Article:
SHERIDAN — While the world of science is vast and endless, students at the Wyoming Girls’ School in Sheridan are getting a close-up view on how it’s used in the real world.

On Friday, students and faculty at WGS launched a weather balloon into the Sheridan skies. The balloon allowed students at the Sheridan educational facility to work with real-world science practices.

In the past several years, state standards have pushed new STEM programs, or programs that focus on science, technology, engineering and mathematics.

According to the STEM Education Coalition website, these subject areas play an important role in enabling America as the economic and technological leader in the world. They have placed additional emphasis on getting female students into higher-education and STEM-related career paths, as well.

Nikki Collins, a science teacher at WGS, said due to the push to incorporate STEM into their curriculum, she worked on different ways to get applied science in front of her students.

She eventually got in touch with the Wyoming NASA Space Consortium Coalition to do a weather balloon launch at the school.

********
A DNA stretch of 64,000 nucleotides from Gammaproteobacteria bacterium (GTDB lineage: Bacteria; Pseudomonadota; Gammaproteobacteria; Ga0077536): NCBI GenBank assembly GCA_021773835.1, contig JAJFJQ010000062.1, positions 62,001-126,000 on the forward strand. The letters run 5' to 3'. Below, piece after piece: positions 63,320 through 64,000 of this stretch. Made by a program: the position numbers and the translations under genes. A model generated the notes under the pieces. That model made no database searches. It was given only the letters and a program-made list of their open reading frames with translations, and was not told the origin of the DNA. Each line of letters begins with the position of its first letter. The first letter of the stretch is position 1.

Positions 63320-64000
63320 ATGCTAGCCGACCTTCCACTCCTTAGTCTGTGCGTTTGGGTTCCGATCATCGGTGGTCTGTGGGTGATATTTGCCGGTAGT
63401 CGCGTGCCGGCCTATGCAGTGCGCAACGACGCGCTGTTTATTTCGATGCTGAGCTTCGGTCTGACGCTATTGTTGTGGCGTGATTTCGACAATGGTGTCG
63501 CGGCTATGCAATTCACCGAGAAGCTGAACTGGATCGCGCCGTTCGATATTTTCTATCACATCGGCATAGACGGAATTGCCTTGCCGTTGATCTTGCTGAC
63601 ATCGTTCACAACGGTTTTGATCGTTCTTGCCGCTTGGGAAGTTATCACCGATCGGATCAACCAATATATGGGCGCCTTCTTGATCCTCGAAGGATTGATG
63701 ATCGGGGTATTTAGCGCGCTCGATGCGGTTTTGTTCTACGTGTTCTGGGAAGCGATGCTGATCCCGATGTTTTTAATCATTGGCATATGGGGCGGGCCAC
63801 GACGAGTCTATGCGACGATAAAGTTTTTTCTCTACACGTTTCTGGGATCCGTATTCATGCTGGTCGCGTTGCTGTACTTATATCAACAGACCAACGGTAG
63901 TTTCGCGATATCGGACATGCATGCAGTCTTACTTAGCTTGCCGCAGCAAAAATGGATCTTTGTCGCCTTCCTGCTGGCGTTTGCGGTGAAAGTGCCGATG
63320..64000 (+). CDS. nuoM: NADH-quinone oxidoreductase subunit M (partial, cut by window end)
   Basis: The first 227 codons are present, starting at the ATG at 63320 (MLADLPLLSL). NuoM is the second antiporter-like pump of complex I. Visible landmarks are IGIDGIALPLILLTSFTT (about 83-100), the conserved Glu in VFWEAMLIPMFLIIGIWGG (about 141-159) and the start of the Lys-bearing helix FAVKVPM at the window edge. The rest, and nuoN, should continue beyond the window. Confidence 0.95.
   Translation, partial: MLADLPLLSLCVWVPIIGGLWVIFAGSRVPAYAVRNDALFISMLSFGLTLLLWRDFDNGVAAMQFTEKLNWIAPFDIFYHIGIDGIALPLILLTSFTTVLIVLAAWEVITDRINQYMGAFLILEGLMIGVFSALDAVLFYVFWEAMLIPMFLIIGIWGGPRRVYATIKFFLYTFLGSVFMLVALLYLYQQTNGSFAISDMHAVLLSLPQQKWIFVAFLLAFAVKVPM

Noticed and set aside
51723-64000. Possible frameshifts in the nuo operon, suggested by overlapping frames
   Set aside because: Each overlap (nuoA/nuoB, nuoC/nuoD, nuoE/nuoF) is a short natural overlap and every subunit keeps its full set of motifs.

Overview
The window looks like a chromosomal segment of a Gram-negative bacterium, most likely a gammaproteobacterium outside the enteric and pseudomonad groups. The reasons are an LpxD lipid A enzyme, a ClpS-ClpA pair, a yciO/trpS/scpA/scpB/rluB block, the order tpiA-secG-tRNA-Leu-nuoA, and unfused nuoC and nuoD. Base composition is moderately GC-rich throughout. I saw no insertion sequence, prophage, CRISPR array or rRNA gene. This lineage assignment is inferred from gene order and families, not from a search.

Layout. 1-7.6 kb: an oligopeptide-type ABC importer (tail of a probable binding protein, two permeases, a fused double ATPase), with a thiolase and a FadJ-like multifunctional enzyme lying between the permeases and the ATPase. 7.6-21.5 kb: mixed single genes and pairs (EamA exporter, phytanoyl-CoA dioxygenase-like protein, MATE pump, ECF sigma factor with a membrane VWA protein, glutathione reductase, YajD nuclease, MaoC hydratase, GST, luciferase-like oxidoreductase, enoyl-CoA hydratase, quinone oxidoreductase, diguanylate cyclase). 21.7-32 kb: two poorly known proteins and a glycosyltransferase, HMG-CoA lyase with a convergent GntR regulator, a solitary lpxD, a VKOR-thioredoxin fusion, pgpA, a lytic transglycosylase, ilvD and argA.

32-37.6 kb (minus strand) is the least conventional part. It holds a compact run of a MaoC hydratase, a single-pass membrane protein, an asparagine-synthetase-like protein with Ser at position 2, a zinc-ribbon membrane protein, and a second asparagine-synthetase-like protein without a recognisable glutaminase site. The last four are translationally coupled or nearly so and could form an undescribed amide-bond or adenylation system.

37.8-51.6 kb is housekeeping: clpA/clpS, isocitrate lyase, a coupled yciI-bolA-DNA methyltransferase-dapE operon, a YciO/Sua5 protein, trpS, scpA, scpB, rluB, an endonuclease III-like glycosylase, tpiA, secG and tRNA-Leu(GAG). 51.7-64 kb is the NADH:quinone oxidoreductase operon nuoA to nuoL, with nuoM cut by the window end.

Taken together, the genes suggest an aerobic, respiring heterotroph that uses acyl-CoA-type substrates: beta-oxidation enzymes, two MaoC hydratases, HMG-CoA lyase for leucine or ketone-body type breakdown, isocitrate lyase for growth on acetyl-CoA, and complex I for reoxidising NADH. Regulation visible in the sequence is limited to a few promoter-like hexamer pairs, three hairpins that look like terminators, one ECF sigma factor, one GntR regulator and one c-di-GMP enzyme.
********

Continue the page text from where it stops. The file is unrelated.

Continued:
“We’ve been making this happen since the beginning of September, end of August, so it’s been a work in progress,” Collins said.

Collins and other staff members were able to collaborate with Phil Bergmaier with the Wyoming NASA Space Consortium grant to do the balloon launch. The grant sponsors educational and research programs in the state. Bergmaier, who splits his time between finishing his doctoral program in atmospheric science at UW and working with the Wyoming NASA Space Consortium, travels around the state to do balloon launches for youth about once per month.

“It’s just a fun thing for me to be a part of,” Bergmaier said. “Every time I do it, the kids always love it.”

In that month’s time it took to set up the launch, the school aligned part of its science curriculum with the launching of the weather balloon; putting emphasis on weather science and physics, among other subjects.

Weather balloons are commonplace in the atmospheric science world. Through the balloons, data on weather conditions among other vital scientific discoveries can be collected.

The balloons can ascend anywhere between five to 100 feet per second and will eventually pop near 100,000 feet in the air.

There was no hiding that the students were excited about the balloon launch Friday. They got to decide what goes into the payload attached to the balloon, which included science experiments, food, gum, bubble wrap to see how it would react near the top of the atmosphere.

Afterward, faculty and students will use the information provided by the balloon for discussion in class. They will also get to track down the balloon and the payload after it comes crashing down to the Earth.

“It’s just a great thing to get these kids excited (with science),” Collins said.